Hence, I would have expected with JA2 to be the proud owner of three games
with said install routine. But no. The wise folks at tribsoft or titan
have decided to use a shell script. And not just any shell script. This
is an extra special script which fails to work if you don't do
Ok. So it's only an install program, and since the majority of (admittedly
free) linux programs need you to know obscure command line parameters (eg
Later investigations revealed that said Loki setup program is in fact on the CD. In fact, if your CD has mount options to allow execution of files on the CD, you can simply run setup from anywhere. It's a bit like making someone type in some details into a computer and then mentioning that the system has speech recognition.
And at last the JA2 is up and running, and my tale of woe brightens considerably. Working first time, the video's played properly, sound worked happily (although the volumes were low...) and the game came up with the main menu. And from here on, things were looking up. The game is good. I've not got very far, but it seemed to work, and I think I will enjoy playing this game for a good few weeks yet! The pace is a bit slow - but its not too slow to be unplayable and that may be as designed (be nice if there was a "speed up walking" option...).
All was not well in Arulco, however. Every silver lining has a cloud, and as a user of a nice reliable operating system, this cloud is a black one. I've played roughly a days worth (full time, it is a weekend!) of JA2, and it has segfaulted once, and got stuck in a loop once (thank goodness for virtual terminals and "kill"!). Which... well... reminds me of how programs were back in the heyday of everyones least favorite operating system. I don't think I've bought a single game in the last 6 months that has crashed twice within a day, including games for windows.
I'm probably being harsh here. But the porting and production work does leave something to be desired. Don't get me wrong, they're doing a better job than I would! But the project seems a little rushed - no proofreading on the manual, no checks that there really isn't any way to crash the game - it's an irony really, given the delays. Perhaps they'll bear this in mind for the next products and for any updates.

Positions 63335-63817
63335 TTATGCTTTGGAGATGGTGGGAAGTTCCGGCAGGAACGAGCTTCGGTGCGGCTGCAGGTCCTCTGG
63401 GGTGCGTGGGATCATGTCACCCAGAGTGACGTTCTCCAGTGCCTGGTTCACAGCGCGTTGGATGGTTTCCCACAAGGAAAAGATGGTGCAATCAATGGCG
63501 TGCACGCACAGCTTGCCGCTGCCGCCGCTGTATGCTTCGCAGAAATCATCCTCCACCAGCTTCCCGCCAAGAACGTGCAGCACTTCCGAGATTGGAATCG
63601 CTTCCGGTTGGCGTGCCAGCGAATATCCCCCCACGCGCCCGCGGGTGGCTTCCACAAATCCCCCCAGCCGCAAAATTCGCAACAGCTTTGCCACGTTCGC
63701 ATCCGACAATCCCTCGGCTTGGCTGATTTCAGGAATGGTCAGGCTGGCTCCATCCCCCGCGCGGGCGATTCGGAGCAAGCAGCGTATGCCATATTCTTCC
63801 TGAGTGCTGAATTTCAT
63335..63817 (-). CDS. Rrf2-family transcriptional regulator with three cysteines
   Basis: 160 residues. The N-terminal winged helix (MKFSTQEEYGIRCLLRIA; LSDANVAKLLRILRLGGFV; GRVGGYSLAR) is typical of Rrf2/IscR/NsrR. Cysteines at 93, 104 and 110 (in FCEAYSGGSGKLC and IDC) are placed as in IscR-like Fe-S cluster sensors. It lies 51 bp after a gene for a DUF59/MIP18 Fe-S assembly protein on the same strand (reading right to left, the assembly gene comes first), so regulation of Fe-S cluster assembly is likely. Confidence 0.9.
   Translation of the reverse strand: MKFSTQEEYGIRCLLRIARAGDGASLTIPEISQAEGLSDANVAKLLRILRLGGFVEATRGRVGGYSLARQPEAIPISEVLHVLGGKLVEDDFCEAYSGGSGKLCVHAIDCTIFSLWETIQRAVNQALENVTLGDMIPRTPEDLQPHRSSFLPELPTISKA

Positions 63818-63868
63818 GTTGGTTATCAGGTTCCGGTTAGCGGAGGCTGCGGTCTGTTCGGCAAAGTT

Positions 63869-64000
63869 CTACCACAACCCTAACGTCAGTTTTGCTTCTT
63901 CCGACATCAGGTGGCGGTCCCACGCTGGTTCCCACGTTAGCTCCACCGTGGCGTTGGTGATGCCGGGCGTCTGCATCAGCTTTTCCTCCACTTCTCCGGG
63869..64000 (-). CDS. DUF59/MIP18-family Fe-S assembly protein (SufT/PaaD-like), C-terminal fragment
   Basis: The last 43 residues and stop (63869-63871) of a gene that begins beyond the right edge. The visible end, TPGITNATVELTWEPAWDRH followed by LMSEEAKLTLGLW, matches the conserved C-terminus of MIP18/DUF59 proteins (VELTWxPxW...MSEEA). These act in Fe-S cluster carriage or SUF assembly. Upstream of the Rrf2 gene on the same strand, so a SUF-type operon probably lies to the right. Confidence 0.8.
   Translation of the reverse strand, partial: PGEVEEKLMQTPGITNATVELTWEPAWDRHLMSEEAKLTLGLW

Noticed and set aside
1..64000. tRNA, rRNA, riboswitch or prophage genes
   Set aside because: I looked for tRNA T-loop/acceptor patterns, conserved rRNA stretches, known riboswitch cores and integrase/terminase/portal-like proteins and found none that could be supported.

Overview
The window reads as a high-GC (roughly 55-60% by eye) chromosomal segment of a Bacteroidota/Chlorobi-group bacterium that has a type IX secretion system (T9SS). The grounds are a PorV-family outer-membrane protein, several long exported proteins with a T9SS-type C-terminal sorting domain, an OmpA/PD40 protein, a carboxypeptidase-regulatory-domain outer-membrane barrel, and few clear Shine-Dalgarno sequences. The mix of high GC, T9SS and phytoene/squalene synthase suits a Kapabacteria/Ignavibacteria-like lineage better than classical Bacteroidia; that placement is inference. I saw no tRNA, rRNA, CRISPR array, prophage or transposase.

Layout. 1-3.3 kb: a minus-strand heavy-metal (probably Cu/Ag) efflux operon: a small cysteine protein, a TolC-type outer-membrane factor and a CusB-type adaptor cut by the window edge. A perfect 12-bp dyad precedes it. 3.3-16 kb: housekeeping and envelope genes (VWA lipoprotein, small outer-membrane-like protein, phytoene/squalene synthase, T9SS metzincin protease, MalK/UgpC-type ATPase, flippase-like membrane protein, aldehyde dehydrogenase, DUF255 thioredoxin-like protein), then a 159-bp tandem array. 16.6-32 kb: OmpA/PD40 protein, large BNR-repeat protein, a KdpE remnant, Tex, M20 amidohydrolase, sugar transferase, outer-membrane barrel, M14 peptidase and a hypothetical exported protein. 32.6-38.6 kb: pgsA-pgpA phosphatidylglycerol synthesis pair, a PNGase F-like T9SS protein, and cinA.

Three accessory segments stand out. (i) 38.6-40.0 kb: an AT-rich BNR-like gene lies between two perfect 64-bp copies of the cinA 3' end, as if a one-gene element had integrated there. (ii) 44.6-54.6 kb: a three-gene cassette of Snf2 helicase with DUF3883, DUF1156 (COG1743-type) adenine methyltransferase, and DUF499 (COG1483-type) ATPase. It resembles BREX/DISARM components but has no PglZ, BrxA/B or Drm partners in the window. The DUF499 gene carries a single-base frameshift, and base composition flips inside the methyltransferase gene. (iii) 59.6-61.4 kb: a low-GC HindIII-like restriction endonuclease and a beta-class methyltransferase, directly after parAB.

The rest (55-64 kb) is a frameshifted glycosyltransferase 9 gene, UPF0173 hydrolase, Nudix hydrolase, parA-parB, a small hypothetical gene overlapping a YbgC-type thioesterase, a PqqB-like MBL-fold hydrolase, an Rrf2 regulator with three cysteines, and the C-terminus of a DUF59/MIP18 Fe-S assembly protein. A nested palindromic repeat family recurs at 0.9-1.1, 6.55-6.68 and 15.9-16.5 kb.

I have to say something positive! And there are two things that really appeal to me about this port - apart from what looks like a good game on my chosen OS - and that's the DVD case and the price. When I got Civ:CTP from Loki, the box was all crushed in the post - doesnt look exactly wonderful in my bookcase - and I had to get out of bed to answer the door since the parcel won't fit through the letter box! Linux games are going to be mail order only for a good while yet, I hope that Loki, Hyperion and Tribsoft bear this in mind.
As for the price ... I really don't think I'd pay £40 for a game. Especially since that is £40 for a game I can get for £10 on budget for windows. But the £25 that JA2 cost? Why not! I can do my bit for the linux games market without breaking the bank.
Conclusion? Well... despite what I've said... money well spent. It's nice to see someone other than Loki doing porting, and as a first go it's pretty good. But Tribsoft can't possibly look back on JA2 and say "That was our finest moment" - they'd have low aspirations if they even said, "That was a job well done". JA2 is a good first production, but Tribsoft have much room for improvement. Give them a few more games under their belt and the experience that goes with it, and I'd imagine Tribsoft will be up there with the best of them.
This article written by mrsneeze on the 4th of March, 2001.